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November 5, 2018

Excerpts: Connecting the Dots: Lessons for Leadership in a Startup World

By: 800-CEO-READ @ 9:00 AM – Filed under: Leadership & Strategy

Connectingdots

In Connecting the Dots, Silicon Valley visionary John Chambers shares the lessons that transformed a dyslexic kid from West Virginia into one of the world's best business leaders and turned a simple router company into a global tech titan.

When Chambers joined Cisco in 1991, it was a company with 400 employees, a single product, and about $70 million in revenue. When he stepped down as CEO in 2015, he left a $47 billion tech giant that was the backbone of the internet and a leader in areas from cybersecurity to data center convergence. Along the way, he had acquired 180 companies and turned more than 10,000 employees into millionaires.

In the excerpt below, he discusses what to do… 

 

After Disaster Strikes (Setbacks Can Make You Stronger)

In my opinion, and it may surprise many of you, I believe that successful leaders are more a product of their setbacks and how they handle them than their successes. All of us will face multiple crises in our lives. Whether it’s a personal crisis or a business issue, the resulting pain can be hard to take. You might feel knocked back, embarrassed, or too overwhelmed to know what to do. How quickly you address the crisis at hand—and I believe you have no choice but to face it head on—could determine whether it hobbles you or helps you come back stronger. I know from personal experience that there are no easy fixes to most problems, and sometimes no fix at all. Loved ones die. Businesses get destroyed. War, crime, natural disaster, illness, bad luck, and numerous other misfortunes can come on like a tsunami and, before you know it, you’re drowning. I’ve been there. In fact, the worst crisis that Cisco ever faced was the result of the dot-com crash of 2001. What I learned from that period became the foundation for a playbook for dealing with setbacks that I’ve used successfully ever since. It might not save you from the next crisis, but it can help you quickly assess what kind of challenge you’re facing and greatly increase your odds of surviving it.o In my opinion, and it may surprise many of you, I believe that successful leaders are more a product of their setbacks and how they handle them than their successes. All of us will face multiple crises in our lives. Whether it’s a personal crisis or a business issue, the resulting pain can be hard to take. You might feel knocked back, embarrassed, or too overwhelmed to know what to do. How quickly you address the crisis at hand—and I believe you have no choice but to face it head on—could determine whether it hobbles you or helps you come back stronger. I know from personal experience that there are no easy fixes to most problems, and sometimes no fix at all. Loved ones die. Businesses get destroyed. War, crime, natural disaster, illness, bad luck, and numerous other misfortunes can come on like a tsunami and, before you know it, you’re drowning. I’ve been there. In fact, the worst crisis that Cisco ever faced was the result of the dot-com crash of 2001. What I learned from that period became the foundation for a playbook for dealing with setbacks that I’ve used successfully ever since. It might not save you from the next crisis, but it can help you quickly assess what kind of challenge you’re facing and greatly increase your odds of surviving it.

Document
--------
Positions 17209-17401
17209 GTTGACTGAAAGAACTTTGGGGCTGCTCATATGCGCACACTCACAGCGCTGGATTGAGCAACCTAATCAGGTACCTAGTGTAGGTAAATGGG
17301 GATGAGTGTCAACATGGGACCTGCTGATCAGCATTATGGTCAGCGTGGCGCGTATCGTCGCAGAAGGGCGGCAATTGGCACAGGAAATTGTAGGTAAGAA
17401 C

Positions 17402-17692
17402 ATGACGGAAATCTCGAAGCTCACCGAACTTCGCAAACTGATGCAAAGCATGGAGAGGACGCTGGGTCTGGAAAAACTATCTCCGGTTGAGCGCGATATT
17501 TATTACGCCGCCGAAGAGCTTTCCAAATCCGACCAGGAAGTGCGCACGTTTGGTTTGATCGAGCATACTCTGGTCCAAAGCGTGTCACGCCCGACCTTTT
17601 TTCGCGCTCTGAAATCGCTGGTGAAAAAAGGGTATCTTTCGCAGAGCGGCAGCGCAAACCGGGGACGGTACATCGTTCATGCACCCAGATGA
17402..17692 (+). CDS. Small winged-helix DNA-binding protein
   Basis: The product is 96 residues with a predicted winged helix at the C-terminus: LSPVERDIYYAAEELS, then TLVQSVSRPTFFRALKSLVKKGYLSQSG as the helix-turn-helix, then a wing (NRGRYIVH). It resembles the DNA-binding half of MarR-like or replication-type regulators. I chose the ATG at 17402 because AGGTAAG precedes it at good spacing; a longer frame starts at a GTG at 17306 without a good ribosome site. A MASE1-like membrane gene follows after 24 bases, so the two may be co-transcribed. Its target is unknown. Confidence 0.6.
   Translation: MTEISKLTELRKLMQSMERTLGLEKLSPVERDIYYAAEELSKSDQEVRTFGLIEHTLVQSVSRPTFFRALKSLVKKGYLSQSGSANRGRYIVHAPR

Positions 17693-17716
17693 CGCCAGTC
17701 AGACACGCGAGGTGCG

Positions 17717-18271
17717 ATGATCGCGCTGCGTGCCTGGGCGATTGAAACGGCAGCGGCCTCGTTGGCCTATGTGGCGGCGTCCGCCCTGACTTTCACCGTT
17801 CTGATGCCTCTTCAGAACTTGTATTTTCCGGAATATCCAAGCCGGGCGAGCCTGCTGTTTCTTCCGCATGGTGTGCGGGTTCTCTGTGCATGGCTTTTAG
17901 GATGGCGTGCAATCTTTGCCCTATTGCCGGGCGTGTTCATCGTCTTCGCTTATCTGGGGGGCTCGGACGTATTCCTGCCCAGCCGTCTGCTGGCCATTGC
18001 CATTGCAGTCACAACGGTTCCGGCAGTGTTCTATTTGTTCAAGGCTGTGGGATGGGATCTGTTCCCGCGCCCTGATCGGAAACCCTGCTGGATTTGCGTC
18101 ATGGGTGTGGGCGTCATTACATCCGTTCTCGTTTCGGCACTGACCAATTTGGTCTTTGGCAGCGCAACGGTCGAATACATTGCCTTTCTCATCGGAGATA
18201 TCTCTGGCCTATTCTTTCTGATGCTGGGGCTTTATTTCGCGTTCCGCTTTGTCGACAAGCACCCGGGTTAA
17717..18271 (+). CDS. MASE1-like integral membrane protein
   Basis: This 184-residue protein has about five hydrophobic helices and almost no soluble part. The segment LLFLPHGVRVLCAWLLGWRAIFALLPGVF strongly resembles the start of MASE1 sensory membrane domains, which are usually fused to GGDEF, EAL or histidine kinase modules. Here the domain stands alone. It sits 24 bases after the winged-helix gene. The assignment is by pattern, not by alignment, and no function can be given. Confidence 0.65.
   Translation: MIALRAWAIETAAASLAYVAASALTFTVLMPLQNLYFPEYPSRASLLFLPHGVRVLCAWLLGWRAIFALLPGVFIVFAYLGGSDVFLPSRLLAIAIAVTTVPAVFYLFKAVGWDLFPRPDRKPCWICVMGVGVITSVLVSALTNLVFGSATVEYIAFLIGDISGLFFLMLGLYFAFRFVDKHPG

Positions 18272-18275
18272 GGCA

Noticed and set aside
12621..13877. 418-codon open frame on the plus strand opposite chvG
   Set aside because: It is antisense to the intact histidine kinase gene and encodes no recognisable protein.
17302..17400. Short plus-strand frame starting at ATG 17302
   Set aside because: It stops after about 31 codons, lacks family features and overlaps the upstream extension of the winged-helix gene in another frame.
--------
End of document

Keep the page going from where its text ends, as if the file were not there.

One of the biggest mistakes that all of us make, as business leaders and as human beings, is that we personalize every crisis. Faced with a sudden shift in fortunes, we put ourselves at the center of events. It’s happening to us, which means it must be about us. That can lead to a whole truckload of emotions, from anger and denial to a desperate feeling that we have to do something—anything—to turn things around. In this chapter, I want to focus primarily on business crises: the product mishaps, market meltdowns, competitive threats, and many other issues that can derail you on the path to success. How you handle a personal crisis, whether it’s a crisis of your own or one faced by someone on your team, is a different issue that I deal with later in the book. How you shape your message and work with the media during a crisis is also a topic that I think about a lot and will explore in later chapters. For now, let’s focus on the threats that loom over your business. Those are the kinds of issues you have to deal with every day and problems that can quickly escalate into a crisis that kills the business.